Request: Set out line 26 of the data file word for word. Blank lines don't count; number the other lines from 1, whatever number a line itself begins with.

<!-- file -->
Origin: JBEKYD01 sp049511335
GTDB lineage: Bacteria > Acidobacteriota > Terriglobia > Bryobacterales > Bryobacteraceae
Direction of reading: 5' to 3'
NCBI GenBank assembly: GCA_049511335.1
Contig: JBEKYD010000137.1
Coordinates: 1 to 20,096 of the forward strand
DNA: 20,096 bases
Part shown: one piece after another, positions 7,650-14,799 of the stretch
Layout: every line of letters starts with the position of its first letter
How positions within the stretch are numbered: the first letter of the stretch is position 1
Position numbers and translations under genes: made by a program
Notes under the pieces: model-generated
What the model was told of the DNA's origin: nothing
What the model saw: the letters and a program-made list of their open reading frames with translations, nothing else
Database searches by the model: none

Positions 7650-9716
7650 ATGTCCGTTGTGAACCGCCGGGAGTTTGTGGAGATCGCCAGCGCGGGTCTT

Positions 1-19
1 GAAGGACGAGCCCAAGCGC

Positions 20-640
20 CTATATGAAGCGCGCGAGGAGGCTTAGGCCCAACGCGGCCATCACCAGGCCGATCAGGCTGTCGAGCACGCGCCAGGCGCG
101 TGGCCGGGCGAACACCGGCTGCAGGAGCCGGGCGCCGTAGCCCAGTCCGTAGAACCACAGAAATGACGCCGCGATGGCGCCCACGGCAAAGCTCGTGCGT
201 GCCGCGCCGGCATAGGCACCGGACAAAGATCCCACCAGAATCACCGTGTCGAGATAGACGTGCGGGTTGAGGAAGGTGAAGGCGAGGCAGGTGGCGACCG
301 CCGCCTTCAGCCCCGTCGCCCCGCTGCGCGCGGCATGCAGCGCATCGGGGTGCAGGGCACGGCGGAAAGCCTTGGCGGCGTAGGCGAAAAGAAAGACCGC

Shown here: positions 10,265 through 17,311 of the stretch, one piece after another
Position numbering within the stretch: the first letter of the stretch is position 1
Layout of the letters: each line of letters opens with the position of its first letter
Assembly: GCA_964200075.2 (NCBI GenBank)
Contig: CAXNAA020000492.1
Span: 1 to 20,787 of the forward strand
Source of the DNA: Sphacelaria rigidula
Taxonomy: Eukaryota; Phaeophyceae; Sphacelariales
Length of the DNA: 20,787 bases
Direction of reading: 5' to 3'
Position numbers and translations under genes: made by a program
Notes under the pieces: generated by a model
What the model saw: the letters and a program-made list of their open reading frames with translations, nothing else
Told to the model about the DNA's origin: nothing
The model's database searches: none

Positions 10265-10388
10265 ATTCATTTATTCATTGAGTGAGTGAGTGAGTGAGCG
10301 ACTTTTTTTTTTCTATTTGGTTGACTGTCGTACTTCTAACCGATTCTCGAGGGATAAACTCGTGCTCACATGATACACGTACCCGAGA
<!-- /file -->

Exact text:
Position numbering within the stretch: the first letter of the stretch is position 1